According to the American Cancer Society’s 2018 estimated statistics, about 8,500 people will be diagnosed with Hodgkin Lymphoma, and about 1,050 deaths will result from it. Most new cases are diagnosed in early adulthood or after age 55. Survival rates have improved in the last few decades due to advances in treatment.
Although it is unclear what causes Hodgkin Lymphoma, it has been linked with certain risk factors (although the reasons are unclear):
The staging is based on symptoms, imaging and biopsy results. The Lugano classification system is used for staging.
Stage I: Lymphoma is found in only one lymph node area or lymphoid organ. OR the cancer is found in only one area of a single organ outside the lymph system.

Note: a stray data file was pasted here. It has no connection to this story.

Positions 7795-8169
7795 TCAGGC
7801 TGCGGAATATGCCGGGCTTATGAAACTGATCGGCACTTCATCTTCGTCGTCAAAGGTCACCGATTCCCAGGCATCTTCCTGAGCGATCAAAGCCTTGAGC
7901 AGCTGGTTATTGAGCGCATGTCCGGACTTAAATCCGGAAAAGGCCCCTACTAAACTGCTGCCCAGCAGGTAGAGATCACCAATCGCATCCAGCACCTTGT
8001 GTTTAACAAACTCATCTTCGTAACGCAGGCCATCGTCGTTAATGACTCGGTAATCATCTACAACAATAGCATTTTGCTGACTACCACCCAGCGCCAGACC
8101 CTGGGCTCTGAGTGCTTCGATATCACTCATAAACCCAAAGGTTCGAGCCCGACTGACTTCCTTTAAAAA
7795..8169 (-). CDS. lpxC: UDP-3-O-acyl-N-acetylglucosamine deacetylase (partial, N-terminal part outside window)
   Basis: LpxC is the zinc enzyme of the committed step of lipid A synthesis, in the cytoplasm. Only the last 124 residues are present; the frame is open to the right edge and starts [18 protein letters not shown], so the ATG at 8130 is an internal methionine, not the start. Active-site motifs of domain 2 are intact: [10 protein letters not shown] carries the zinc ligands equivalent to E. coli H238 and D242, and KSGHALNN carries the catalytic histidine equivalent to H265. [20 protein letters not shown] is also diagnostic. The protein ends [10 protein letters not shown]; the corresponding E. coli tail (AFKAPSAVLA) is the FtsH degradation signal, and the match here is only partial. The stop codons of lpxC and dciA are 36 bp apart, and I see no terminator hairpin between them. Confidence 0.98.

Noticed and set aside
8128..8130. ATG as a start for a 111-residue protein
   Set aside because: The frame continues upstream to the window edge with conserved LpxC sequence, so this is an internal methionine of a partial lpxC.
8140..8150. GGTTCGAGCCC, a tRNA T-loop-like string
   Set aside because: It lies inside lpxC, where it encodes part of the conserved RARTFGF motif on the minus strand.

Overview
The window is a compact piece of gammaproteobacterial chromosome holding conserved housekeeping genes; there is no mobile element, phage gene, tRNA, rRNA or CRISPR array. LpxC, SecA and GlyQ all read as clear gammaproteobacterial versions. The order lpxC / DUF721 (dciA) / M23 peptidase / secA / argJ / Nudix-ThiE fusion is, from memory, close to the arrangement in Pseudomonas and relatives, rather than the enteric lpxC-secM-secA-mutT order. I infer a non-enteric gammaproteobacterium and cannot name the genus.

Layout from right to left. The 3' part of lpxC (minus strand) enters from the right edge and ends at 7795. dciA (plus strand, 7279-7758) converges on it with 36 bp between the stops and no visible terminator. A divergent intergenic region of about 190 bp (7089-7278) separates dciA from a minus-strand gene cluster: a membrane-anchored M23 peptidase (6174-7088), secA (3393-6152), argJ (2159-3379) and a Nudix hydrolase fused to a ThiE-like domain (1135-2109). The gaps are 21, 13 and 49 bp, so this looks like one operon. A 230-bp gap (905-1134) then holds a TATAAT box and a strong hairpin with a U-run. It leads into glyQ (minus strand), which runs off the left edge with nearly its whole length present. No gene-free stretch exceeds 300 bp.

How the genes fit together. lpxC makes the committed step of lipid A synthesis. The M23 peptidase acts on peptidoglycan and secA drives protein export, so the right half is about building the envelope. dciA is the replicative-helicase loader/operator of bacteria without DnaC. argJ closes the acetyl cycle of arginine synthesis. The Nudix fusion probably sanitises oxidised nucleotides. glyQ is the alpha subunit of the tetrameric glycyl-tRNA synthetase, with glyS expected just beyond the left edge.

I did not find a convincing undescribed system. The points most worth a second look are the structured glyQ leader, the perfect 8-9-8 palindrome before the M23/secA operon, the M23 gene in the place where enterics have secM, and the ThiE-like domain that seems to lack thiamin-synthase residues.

Stage II: Lymphoma is found in two or more lymph node areas on the same side of the diaphragm. OR It extends from one lymph node area into a nearby organ.
Stage III: Lymphoma is found in lymph node areas above AND below the diaphragm. OR It is in lymph nodes above the diaphragm as well as in the spleen.
Stage IV: Lymphoma has spread into at least one organ outside the lymph system (liver, bone marrow, lungs)
If the letter X is added to the stage it means that there are tumors in the chest that are at least 1/3 the width of the chest itself, or there are tumors in other parts of the body that are at least 10 cm. across. This is sometimes known as “bulky disease.”
Other designations that may be added to the stage are the letters A or B, with B indicating that the lymphoma is more advanced. Symptoms for a B designation include
Treatment is based mostly on the stage of the lymphoma, but other factors include age, general health, and the type/location of the lymphoma. Treatment options include the following:
Since the cause is still unknown and few of the risk factors can be changed, it is not possible to prevent Hodgkin Lymphoma. One way to lower your risk is to avoid exposure to HIV.